Irrespective of the approach being used, 100% of companies provide charging infrastructure at home and the office for employees with EVs. They also cover the charging fees when needed off-site as well.

This includes the installation of charging stations at home by many employers. Though, interestingly, skeptical businesses are more likely to pay for the installation than early adopting businesses. The impact of this cost can be offset by the emergence of leased charging stations, which are an increasingly common option across Belgium.

On your bike…

The change in mobility policy extends beyond EVs, however. In 2018, the Belgian government introduced the Federal Mobility Budget, with the aim of moving people out of their cars and on to bikes or public transport.

This budget contributes towards the cost of bicycle leases, purchases, and public transport costs. It can also be used to give a tax-exempt reimbursement of mortgage or home rental costs. The latter is proving very popular and the easiest to administrate.

The use of the Federal Mobility Budget is higher amongst the early adopting businesses. They are embracing a policy which uses many different, financially supported transport methods to make their business more sustainable. Known as a multimodal mobility policy, this approach leads to more flexible options for employees which increase the effectiveness of the initiative.

Skeptical businesses, who are still in the process of justifying EVs, mostly miss the opportunities which the Federal Mobility Budget and multimodal policies present to their budget and employees.

Not all good news

Whilst the transition to more sustainable mobility is key, there are risks in doing so. Risks which many companies seem to have not yet considered.

PwC highlights, for example, that whilst the tax deductions for zero emissions are great now, there’s no guarantee of how long they will continue. If a company has a large fleet of EVs, then any shift in government policy away from the 100% tax deductible status for these vehicles could have a large impact on their bottom line.

Similarly, the complexity which the Belgian government is building into their policies can be painful for business operations. A current example is the reimbursement of charging fees for employees. Many companies are paying an average cost based on electricity prices published by the electricity market authority CREG. This makes these payments relatively simple to work out. Unfortunately, this is illegal. The Belgian government wants companies to pay back their employees exactly what they paid. This is a time and administration heavy exercise which is an additional cost the business will have to bear.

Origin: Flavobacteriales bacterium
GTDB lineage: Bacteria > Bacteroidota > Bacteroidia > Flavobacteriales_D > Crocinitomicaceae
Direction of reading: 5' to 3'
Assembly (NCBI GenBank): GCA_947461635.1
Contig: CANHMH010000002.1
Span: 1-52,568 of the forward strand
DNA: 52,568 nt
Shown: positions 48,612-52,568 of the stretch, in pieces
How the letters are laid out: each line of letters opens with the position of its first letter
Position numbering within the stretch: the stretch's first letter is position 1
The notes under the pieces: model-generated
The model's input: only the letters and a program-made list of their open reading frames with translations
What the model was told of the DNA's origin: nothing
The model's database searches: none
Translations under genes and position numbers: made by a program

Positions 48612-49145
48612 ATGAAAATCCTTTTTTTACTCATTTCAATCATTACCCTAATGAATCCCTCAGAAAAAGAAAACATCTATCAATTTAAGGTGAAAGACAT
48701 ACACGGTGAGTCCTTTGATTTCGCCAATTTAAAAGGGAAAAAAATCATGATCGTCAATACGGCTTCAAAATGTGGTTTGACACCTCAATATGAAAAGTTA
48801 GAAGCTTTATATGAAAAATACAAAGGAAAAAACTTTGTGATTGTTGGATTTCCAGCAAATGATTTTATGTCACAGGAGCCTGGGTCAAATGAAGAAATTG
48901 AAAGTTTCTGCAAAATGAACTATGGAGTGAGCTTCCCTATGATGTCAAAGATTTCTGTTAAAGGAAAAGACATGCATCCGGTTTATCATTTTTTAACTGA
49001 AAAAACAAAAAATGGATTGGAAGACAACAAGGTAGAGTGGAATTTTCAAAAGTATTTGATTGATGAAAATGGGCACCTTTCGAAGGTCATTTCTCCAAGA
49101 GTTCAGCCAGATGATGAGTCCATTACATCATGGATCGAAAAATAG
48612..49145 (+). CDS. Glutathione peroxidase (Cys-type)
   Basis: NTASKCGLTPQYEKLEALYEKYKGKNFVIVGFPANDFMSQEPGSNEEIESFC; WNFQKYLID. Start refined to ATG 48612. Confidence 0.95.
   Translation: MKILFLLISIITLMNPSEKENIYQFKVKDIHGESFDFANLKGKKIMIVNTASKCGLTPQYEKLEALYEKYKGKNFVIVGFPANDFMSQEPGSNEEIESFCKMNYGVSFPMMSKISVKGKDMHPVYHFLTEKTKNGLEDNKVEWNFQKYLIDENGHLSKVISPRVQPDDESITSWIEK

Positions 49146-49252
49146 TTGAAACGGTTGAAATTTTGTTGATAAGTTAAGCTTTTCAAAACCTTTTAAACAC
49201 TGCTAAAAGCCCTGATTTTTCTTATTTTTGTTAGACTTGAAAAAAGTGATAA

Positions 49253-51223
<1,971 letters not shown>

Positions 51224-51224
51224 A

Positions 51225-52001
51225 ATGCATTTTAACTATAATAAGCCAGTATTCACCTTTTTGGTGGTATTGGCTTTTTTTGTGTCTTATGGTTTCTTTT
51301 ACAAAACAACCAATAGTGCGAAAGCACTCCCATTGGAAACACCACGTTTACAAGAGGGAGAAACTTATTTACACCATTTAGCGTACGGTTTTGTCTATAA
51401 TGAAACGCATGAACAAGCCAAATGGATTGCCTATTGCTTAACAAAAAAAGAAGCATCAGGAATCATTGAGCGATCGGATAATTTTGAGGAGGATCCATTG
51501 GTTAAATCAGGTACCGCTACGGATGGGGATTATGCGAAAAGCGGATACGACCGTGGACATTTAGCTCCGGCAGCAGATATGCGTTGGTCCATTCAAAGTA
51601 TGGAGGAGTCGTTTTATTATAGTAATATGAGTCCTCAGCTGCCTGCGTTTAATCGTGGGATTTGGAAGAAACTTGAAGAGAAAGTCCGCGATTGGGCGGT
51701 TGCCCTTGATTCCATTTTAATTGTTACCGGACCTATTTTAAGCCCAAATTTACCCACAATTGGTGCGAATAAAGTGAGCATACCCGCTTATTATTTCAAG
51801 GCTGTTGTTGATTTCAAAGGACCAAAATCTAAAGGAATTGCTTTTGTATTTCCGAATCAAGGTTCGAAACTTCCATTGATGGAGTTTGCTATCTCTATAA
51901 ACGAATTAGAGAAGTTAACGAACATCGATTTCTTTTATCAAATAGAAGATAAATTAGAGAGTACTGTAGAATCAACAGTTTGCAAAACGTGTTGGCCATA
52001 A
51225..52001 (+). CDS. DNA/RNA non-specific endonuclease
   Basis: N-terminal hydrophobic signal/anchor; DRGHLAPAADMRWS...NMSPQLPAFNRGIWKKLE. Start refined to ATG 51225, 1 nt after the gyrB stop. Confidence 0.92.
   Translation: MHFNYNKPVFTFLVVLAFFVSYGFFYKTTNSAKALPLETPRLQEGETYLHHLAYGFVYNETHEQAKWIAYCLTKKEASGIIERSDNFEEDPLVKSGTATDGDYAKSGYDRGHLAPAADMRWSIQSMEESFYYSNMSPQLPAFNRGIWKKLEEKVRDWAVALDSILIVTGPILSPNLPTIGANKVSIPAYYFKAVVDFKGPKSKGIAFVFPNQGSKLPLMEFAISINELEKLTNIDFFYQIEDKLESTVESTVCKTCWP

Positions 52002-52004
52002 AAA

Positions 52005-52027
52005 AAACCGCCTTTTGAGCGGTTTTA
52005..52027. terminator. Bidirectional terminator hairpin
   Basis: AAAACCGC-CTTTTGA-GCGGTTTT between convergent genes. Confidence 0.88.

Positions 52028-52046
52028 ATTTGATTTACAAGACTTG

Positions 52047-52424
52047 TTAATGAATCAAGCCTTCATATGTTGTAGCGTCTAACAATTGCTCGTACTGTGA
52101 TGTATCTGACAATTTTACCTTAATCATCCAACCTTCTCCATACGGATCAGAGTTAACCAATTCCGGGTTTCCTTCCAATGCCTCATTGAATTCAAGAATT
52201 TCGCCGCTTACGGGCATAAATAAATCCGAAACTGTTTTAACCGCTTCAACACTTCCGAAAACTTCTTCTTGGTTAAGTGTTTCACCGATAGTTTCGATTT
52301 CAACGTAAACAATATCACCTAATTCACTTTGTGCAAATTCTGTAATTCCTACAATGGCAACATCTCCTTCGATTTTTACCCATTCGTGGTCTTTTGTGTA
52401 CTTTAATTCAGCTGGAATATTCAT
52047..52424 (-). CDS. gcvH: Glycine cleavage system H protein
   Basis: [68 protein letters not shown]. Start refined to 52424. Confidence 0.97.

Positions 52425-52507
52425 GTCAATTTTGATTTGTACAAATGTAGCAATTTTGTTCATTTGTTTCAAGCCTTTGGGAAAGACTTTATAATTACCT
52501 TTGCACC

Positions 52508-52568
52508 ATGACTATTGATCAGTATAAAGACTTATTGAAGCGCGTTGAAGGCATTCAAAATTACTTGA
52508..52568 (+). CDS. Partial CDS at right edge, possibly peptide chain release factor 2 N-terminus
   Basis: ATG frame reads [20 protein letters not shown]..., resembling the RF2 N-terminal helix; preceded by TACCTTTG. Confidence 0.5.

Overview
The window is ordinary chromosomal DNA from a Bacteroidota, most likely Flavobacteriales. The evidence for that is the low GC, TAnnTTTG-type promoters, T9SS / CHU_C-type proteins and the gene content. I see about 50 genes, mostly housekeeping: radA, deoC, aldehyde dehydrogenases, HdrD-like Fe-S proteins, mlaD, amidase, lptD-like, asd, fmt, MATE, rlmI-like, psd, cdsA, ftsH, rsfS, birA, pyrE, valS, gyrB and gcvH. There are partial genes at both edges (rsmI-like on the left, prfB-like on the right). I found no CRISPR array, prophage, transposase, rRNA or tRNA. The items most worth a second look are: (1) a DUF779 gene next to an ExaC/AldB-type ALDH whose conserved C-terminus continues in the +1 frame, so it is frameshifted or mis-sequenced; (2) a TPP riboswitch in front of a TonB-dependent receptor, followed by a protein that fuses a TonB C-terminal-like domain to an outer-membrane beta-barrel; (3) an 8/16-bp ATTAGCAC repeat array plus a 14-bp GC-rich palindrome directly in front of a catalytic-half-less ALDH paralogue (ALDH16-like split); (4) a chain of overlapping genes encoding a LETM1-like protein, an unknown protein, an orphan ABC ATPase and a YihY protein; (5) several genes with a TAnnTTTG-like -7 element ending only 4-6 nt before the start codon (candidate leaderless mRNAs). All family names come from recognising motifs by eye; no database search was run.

For companies large and small, it’s clear that the time to update your mobility policy is now. Not only to bring it in line with your sustainability goals, but, with the tax breaks available, to save both your business and your employees money. But be mindful that both the tax benefits and the Federal Mobility Budget are transitional benefits designed to cover the next few years only. It’s therefore prudent to build in regular reviews of your policy to ensure that it is the most effective solution for your business and employees going forward.

If you’d like to read more on the PwC survey, you can find it here.


Share this: Facebooktwitterlinkedinmail


A quick history lesson.

As a port city with records showing cargo and passengers using the city back to the 12th century, Antwerp has a long, and varied history as a centre for business. The city is world famous as a hub for the global diamond, with the first diamond being cut in the city in 1476. This led to the city’s Diamond Quarter, which traces its roots back to the 16th century. To this day, this area features cutters and dealers in the world trade for these precious stones.

But this isn’t Antwerp’s only industry. Around the same time as the diamond trade bloomed, so did the fashion industry. The city was also heavily involved in the import and refining of sugar during the 16th century, and established its first petroleum refineries in the 1920’s and 30’s.

As with any port city, the shipping industry attracted a wealth of related businesses including import and export firms, banking establishments, insurance companies, and commission agents. The city also developed an impressive onward transport system, including road-haulage businesses and railway companies.

Now the second largest port in Europe, the Port of Antwerp-Bruges is a crucial link in the global supply chain, but how will it stay that way?

Tomorrow’s technology, today.

Antwerp has come a long way since the first cargo ships arrived. As industry and technology has developed, the city has remained at the cutting edge of innovation. This extends both in the businesses which call it home, but also in the services, and facilities used within the city.

The Port of Antwerp-Bruges remains central to the life of the city. But how it operates now is vastly different from when it was founded. The port is now a global example of what can be achieved by integrating modern technology with fresh thinking.

At the heart of the port is the Antwerp Port Information and Control System (APICS) which monitors and coordinates everything throughout the port in real-time. But how? With a range of next-generation technology including high speed 5G networks, drones, smart cameras, and smart sensors. All of this works together to give unparalleled command and control to the port team.

But what comes next? Well, the port also includes The Beacon, a business centre with a focus on creating revolutionary maritime, city and business breakthroughs. With over 100 businesses in the facility, it’s a vibrant centre of innovation.

For the healthtech and medical industry, Antwerp already offers world-beating facilities. Within the city, we have the Institute of Tropical Medicine, Vaccinopolis at the University of Antwerp’s Drie Eiken campus, and 28 hospital campuses. This has already attracted many in the sector to setup here.

Some of these can be found at Antwerp’s health hub, Dunden. This location is home to more than 50 digital start-ups, giving them premises and expertise as they move into their scale-up phase.